Dynamic Marketing Communiqué

Luck and cat memes? Nah. Here are the REAL reasons why “things catch on” offline and online! [Monday: Marketing Marvels]

March 27, 2023

Miles Everson’s Business Builder Daily speaks to the heart of what great marketers, business leaders, and other professionals need to succeed in advertising, communications, managing their investments, career strategy, and more. 

A Note from Miles Everson:

Hi, everyone! 

We hope you all had an amazing weekend. 

Let’s start the work week with our “Marketing Marvels.” Every Monday, we talk about exceptional individuals in business and marketing, and highlight their industry-related experiences, contributions, and insights. 

In this article, we’ll feature a bestselling author who’s published several books on the topics of change, influence, word of mouth, natural language processing, and consumer behavior.

Continue reading to know more about this “Marvel” and his 6 key steps to create viral, attention-grabbing content.

Miles Everson
CEO, MBO Partners
Chairman of the Advisory Board, The I Institute

Marketing Marvels 

What comes to your mind when you hear the words, “viral content?” 


Viewership rates? 

Funny videos?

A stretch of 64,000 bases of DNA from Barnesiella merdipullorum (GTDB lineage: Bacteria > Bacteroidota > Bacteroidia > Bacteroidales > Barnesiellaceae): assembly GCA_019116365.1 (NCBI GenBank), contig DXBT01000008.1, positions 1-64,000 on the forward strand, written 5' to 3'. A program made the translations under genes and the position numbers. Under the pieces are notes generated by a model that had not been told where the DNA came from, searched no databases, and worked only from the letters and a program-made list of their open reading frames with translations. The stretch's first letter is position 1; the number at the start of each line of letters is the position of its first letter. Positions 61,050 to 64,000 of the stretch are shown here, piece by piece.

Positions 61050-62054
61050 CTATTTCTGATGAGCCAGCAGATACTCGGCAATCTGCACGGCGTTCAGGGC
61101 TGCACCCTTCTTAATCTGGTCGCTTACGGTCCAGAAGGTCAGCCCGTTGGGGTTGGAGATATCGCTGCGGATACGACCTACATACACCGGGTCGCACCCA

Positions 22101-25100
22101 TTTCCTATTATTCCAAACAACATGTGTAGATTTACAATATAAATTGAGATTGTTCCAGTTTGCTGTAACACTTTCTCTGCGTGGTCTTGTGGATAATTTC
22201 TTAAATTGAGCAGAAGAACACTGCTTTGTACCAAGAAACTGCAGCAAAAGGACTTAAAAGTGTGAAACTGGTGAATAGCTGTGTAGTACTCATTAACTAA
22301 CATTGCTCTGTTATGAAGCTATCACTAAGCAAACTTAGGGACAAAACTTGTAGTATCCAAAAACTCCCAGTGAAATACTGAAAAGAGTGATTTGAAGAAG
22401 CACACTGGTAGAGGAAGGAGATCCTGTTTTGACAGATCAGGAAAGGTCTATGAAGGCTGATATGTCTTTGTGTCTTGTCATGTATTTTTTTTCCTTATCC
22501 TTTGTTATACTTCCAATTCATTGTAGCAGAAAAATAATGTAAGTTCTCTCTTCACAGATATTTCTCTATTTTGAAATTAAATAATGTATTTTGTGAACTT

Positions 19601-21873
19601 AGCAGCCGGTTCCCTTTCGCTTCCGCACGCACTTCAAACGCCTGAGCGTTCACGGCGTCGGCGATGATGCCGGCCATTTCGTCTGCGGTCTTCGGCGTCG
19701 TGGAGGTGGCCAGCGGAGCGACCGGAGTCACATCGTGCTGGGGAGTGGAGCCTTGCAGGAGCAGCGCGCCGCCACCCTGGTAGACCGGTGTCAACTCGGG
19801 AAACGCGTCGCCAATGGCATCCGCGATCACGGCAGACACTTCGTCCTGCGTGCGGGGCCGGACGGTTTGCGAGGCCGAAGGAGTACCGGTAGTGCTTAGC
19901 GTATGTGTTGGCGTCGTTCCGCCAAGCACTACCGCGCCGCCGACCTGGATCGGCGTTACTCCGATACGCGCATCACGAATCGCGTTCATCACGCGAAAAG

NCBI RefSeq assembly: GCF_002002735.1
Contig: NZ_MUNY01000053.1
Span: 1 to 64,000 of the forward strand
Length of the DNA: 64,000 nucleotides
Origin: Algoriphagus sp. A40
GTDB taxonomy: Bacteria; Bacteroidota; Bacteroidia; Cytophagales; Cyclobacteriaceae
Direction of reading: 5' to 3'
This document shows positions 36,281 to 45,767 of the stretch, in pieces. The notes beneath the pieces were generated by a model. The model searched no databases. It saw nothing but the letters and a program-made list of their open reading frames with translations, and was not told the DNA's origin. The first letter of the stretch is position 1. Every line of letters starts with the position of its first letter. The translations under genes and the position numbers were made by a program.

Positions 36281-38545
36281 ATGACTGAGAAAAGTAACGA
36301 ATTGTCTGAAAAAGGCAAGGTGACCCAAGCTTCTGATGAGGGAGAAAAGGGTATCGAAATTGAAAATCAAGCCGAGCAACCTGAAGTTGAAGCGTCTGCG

For some, the first things that come to their minds are memes and cat videos

By definition, viral content is any content that has gained popularity through social sharing. It can be in the form of visual content, how-to videos, informational articles, etc. 

You might be wondering: 

“What makes a particular content viral? Is it luck or is it something that can be created?” 

In this article, we’ll explain the reasons behind viral content using the perspective of this “Marketing Marvel.” 

The Guru on Social Influence 

Photo from LinkedIn

Jonah Berger is a marketing professor at the Wharton School at the University of Pennsylvania, and a bestselling author on the topics of change, influence, word of mouth, and consumer behavior. 

He has published over 50 articles in top-tier academic journals, teaches Wharton’s highest-rated online course, and is often featured in articles published by The New York Times and Harvard Business Review